(ii) circumstances indicating that the respondent registered the domain name in order to prevent the owner of the trademark or service mark from reflecting the mark in a corresponding domain name, provided that the respondent has engaged in a pattern of such conduct;

(iii) circumstances indicating that the respondent registered the domain name primarily for the purpose of disrupting the business of a competitor; or

(iv) circumstances indicating that the respondent intentionally is using the domain name in an attempt to attract, for commercial gain, Internet users to its website or other on-line location, by creating a likelihood of confusion with the complainant's mark as to the source, sponsorship, affiliation, or endorsement of the respondent's website or location or of a product or service on its website or location.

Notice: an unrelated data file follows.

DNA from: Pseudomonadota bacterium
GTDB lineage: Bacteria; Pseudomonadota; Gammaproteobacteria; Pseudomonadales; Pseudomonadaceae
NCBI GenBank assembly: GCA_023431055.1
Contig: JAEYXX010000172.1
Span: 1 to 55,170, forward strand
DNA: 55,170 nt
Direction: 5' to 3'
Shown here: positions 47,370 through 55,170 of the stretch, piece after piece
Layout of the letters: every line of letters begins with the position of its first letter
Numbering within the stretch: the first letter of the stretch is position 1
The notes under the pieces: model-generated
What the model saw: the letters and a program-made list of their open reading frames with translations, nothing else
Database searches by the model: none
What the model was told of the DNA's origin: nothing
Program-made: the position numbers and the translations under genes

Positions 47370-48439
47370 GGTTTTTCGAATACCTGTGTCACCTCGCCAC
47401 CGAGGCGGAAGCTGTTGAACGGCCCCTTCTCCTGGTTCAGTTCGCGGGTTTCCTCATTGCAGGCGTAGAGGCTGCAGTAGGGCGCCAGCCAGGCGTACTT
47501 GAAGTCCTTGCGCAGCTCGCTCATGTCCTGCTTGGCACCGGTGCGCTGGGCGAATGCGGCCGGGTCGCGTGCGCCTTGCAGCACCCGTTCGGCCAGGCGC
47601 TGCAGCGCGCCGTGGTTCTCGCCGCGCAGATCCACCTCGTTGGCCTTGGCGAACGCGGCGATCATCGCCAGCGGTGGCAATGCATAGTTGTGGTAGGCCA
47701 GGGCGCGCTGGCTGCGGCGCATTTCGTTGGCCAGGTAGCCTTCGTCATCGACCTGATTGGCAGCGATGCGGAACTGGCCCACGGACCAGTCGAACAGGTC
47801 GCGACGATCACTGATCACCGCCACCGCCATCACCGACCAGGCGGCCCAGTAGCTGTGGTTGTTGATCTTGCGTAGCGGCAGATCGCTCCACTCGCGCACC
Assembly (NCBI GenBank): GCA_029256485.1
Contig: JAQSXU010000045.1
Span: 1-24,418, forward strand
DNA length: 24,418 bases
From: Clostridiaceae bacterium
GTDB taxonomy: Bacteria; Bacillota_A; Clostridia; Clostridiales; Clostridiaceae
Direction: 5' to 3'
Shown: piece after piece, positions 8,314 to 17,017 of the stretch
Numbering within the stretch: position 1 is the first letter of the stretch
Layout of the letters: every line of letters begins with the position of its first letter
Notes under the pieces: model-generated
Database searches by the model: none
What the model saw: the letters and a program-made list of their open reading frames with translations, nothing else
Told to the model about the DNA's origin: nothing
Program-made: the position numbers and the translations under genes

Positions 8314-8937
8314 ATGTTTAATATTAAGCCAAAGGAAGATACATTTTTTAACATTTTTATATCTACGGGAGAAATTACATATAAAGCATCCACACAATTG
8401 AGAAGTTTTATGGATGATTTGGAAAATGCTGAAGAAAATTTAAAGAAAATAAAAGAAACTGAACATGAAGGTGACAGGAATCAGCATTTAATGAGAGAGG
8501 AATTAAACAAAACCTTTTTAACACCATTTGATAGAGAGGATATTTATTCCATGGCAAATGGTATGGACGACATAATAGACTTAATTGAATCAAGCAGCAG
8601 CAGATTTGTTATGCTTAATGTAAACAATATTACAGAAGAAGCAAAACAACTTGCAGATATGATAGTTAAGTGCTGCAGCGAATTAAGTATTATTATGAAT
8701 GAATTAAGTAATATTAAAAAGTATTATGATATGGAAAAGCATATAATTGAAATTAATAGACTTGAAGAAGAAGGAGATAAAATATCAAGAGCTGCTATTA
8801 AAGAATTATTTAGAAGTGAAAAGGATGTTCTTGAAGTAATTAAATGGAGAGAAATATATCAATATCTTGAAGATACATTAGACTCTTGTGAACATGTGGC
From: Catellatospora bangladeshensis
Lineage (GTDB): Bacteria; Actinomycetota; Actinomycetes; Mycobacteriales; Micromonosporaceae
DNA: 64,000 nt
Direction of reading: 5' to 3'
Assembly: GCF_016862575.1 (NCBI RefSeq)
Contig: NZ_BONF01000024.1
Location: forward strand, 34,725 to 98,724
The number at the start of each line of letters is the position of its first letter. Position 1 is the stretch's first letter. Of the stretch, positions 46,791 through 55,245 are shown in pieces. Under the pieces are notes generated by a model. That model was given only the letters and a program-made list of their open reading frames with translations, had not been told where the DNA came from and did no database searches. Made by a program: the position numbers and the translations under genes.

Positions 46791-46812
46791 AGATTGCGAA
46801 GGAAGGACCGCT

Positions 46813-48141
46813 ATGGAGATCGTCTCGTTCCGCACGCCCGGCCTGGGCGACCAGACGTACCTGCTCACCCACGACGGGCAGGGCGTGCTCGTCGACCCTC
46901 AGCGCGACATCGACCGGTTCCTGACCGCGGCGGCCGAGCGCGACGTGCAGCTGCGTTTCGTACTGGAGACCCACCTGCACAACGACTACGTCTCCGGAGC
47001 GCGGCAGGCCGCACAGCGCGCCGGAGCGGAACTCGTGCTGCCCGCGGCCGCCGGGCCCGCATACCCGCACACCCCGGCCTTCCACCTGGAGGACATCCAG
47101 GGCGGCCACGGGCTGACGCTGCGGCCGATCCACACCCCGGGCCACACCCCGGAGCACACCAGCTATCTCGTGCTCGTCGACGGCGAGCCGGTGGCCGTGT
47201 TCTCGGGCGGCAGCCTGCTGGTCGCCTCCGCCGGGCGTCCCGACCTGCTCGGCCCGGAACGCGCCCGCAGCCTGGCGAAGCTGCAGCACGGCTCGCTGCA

The examples of bad faith registration and use set forth in paragraph 4(b) of the Policy are not meant to be exhaustive of all circumstances from which such bad faith may be found. See Telstra Corporation Limited v. Nuclear Marshmallows, WIPO Case No. D2000-0003. The overriding objective of the Policy is to curb the abusive registration of domain names in circumstances where the registrant is seeking to profit from and exploit the trademark of another. See Match.com, LP v. Bill Zag and NWLAWS.ORG, WIPO Case No. D2004-0230.